The shift to a more personal expression of religion continued with books like Job and Ecclesiastes in the Hebrew Bible. These books are about the manner in which suffering happens to good people and about the difficulties of divine justice in the world. Both Job and Ecclesiastes portray the agony of the sufferer in a first-person sort of narrative, infused with individual expressions. More than in previous writings from the Bible, these books highlight how an individual character in the book — Job or Qohelet in Ecclesiastes — struggles to understand why bad things happen in the world.
At the same time, being a part of the Hebrew Bible, Job and Ecclesiastes have shaped how religious groups have understood the relationship between individual suffering in the context of a community. When Jewish and Christian groups read these books, the interpretation of these texts shaped the communities as well. When read in religious groups, these books are not simple stories of individuals but rather become narratives of virtue that inform religious congregations of what righteous suffering and profound questions can look like.
This tension between public and private expressions of religion continued into the first centuries B.C. and A.D. In these centuries, the Latin term “religio,” from which came the English term “religion,” often referred to civic, public expressions of ritual in service to traditional Roman gods and goddesses.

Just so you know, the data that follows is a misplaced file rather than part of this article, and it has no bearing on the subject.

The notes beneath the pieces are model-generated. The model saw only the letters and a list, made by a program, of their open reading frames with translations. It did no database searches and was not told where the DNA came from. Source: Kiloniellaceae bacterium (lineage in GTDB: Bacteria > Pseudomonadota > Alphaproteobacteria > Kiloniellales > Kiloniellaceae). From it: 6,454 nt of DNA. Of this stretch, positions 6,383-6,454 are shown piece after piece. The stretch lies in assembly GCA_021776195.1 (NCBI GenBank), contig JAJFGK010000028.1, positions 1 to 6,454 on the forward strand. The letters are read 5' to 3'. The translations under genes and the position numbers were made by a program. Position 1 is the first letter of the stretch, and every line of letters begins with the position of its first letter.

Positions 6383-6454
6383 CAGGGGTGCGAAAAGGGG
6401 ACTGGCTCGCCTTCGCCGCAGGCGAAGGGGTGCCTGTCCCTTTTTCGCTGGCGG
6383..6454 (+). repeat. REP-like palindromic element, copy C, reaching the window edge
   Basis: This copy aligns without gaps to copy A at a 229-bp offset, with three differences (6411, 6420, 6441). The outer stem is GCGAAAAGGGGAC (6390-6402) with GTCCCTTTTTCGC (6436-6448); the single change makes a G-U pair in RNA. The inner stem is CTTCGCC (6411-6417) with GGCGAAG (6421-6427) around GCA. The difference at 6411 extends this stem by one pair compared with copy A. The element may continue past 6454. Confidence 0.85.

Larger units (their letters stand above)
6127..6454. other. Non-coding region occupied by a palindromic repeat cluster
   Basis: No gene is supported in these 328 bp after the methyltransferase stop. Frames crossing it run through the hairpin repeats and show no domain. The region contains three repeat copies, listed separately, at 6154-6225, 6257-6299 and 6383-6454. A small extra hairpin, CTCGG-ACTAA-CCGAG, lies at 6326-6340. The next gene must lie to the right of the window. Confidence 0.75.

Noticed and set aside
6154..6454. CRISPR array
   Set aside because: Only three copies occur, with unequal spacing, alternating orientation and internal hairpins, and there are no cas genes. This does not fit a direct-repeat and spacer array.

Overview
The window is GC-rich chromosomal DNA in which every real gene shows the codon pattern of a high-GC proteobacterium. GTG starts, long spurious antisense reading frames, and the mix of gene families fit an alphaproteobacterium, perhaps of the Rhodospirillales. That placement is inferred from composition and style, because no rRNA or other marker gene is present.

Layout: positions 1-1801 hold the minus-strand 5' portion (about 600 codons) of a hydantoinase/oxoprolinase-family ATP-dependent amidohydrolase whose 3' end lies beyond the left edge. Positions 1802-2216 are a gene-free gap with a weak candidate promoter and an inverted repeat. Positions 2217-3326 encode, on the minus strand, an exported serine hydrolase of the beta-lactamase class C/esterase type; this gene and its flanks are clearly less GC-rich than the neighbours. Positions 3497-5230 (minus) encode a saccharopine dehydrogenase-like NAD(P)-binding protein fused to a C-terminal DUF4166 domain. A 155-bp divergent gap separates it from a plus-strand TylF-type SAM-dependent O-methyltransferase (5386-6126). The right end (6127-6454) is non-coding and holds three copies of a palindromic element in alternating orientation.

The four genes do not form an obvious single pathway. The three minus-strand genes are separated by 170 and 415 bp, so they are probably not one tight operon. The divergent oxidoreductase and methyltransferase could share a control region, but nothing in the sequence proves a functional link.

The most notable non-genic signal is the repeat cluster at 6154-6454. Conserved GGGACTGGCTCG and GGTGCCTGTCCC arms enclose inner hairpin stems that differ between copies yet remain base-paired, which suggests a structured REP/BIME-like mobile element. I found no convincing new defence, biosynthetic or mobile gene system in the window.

During this same time, Jesus of Nazareth encouraged his followers to pray in private and not to make a public show of prayer. The latter might, according to Jesus, promote hypocrisy and lavish displays of religion meant to promote oneself instead of care for others.
Private Practices & Public Spheres
However, personal reflection and concerns for communal identity were never far from each other. The history of religions is replete with examples of individual, personal piety, offering alternative access to God from priestly, temple-based or church-based hierarchies.
An example is monasticism in Christianity, which often cultivates private prayer practices and meditation. In each instance, however, private piety is typically connected in some fashion to community, such as orders in monasticism.
As a result, scholars of religion as well as political scientists have questioned any absolute divide between notions of a private, personalized religion and public expressions of faith. The idea of a retreat of religion from public view into privatized experiences is never fully accomplished, nor, as some would argue, possible.
This history of how communities adapt to tragedy could help explain the tension today between public and private practice of religion.
The effects on smaller congregations is evident when individuals prefer a pick-and-choose menu of services worldwide, such as Central Synagogue’s livestream service in New York, instead of engagement in local communities. Even beyond religious communities, Zoom has made the expression of religion increasingly a private affair at the same moment that the election and the Supreme Court hearings have thrust religion in the public sphere.
It is worth remembering that whether historically or in the current era, one’s personal piety is never too far from the public sphere.
Samuel L. Boyd is an assistant professor of religious studies and Jewish studies at the University of Colorado.